JazzTimes - 12/00, p.125
"...Harper makes the most of every opportunity...playing inside and outside of harmonic changes and tempos..."
Personnel: Billy Harper (tenor saxophone); Eddie Henderson (trumpet); John Clark (French horn); Clarence Seay (bass); Newman Taylor Baker (drums).
Recorded at RPM Studio, New York, New York on December 1 & 2, 1999. Includes liner notes by Richard Scheinin.
Personnel: Billy Harper (tenor saxophone); Eddie Henderson (trumpet); Francesca Tanksley (piano).
Recording information: RPM Studio, New York, NY (12/01/1999-12/??/1999).
Photographer: Jack Frisch.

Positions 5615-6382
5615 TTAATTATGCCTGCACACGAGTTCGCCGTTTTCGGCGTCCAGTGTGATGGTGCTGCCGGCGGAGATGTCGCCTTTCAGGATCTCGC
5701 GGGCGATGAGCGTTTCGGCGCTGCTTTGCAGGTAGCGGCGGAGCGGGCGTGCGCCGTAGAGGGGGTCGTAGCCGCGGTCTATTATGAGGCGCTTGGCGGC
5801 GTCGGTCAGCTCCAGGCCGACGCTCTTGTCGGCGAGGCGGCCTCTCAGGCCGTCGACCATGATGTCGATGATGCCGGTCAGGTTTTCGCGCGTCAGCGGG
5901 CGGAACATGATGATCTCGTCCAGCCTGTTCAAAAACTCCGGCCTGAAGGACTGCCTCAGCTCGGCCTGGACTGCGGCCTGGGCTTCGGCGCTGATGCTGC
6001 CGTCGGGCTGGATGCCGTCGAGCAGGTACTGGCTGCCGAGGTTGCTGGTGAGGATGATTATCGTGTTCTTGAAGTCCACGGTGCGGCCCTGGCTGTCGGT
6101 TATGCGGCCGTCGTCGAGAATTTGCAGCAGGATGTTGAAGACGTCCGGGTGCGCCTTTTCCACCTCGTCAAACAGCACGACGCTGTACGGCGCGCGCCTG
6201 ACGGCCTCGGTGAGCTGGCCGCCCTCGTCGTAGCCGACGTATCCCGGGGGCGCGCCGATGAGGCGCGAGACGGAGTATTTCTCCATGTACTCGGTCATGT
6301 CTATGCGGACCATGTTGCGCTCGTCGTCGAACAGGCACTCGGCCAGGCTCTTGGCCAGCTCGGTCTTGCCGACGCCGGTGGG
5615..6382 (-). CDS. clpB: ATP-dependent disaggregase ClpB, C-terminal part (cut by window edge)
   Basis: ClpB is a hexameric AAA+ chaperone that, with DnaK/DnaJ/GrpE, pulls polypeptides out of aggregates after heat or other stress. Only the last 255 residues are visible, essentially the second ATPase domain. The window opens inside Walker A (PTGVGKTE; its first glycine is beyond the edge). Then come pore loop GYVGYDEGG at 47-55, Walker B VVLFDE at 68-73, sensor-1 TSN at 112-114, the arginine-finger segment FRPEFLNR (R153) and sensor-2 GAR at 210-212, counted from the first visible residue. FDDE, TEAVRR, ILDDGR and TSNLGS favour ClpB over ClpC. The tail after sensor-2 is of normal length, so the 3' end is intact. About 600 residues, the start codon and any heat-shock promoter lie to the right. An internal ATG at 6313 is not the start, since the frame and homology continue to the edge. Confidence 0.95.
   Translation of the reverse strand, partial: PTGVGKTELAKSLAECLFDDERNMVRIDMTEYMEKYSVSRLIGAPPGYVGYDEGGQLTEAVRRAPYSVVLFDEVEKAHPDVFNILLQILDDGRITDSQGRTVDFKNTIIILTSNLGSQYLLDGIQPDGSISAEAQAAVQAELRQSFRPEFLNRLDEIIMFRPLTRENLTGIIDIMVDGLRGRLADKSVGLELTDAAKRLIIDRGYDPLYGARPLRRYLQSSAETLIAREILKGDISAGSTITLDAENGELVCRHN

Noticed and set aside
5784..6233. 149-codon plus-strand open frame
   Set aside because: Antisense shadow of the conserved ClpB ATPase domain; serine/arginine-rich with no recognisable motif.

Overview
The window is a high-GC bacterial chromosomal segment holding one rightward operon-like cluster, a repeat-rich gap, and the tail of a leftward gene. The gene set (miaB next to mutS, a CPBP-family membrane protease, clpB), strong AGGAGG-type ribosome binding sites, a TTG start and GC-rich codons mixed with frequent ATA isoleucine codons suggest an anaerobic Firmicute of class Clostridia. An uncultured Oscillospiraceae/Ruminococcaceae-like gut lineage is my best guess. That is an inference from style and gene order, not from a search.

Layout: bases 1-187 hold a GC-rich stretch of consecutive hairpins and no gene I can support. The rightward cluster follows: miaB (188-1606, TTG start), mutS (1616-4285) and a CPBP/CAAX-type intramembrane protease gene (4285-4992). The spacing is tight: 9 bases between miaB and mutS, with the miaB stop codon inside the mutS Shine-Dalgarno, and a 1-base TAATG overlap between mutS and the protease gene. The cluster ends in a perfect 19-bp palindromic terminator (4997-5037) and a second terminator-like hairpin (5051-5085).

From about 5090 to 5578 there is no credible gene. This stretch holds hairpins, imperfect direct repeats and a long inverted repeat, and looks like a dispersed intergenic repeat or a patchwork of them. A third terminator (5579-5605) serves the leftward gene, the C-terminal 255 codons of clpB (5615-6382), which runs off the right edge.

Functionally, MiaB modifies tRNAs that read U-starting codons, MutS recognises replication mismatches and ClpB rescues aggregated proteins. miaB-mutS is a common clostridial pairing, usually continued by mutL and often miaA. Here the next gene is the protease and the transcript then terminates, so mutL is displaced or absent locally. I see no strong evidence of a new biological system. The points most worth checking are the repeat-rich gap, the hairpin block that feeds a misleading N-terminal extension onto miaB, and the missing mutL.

That Billy Harper's tenor saxophone is one of the most distinctive voices in modern jazz is a given. His rich, sonorous post-Coltrane sound is only rivaled by David Murray, and his depth of passionate discourse is matched by no other current day peer. He is also one of the few musician/composer/bandleaders to sport a longtime working ensemble, comprising trumpeter Dr. Eddie Henderson, pianist Francesca Tanksley, bassist Clarence Seay, and drummer Newman Taylor Baker. The music on this recording has religious or spiritual subtexts but not at the expense at the power and glory of what is essentially a style that only Harper possesses: literate, majestic, swelling, heavy, expansive and extensive, slightly on the edge, swinging, and always thoroughly visceral. A slow, serene trumpet solo and powerhouse free tenor starts the 13 1/2 minute "Thine Is the Glory," a prelude for 4/4, modal, soulful swing, the leader establishing his vaunted heat and might from the beginning, free coda and slight return to the melody. Tanksley's pianistics are as lyrical as any … la McCoy Tyner. A 6/8 rhythm buoys short, clipped phrases in "Credence" informing lustrous harmonic lines, while the similarly 6/8-paced "It Came Upon a Midnight Clear" is more lilting and all Billy Harper. Clarion, bluesy 2/4 shouting stacatto horns joined by John Clark's singing French horn identifies "Let All the Voices Sing" while a steady, patient waltz pattern similar to "Priestess" on the title cut places Harper in a position where he's tempted to double the time on his solo, but he doesn't. Tanksley's bright, stunningly beautiful modernity and original ideas are quite prevalent prior to a Seay solo with Harper supporting in supple mode then surging ahead with Baker. "Was It Here... Is It There?" is simply an out-and-out hard bopper reminiscent of the Hank Mobley-Lee Morgan combine with Harper and Henderson in perfect union. This is a Rock of Gibraltar solid CD, ranking amongst Harper's very best efforts, leaving nothing on the table, and cementing his status as an admirable figure and one of the very best performers, improvisers, and pure players in the idiom. Highly recommended without reservation, and a strong candidate for Jazz CD of Y2K. ~ Michael G. Nastos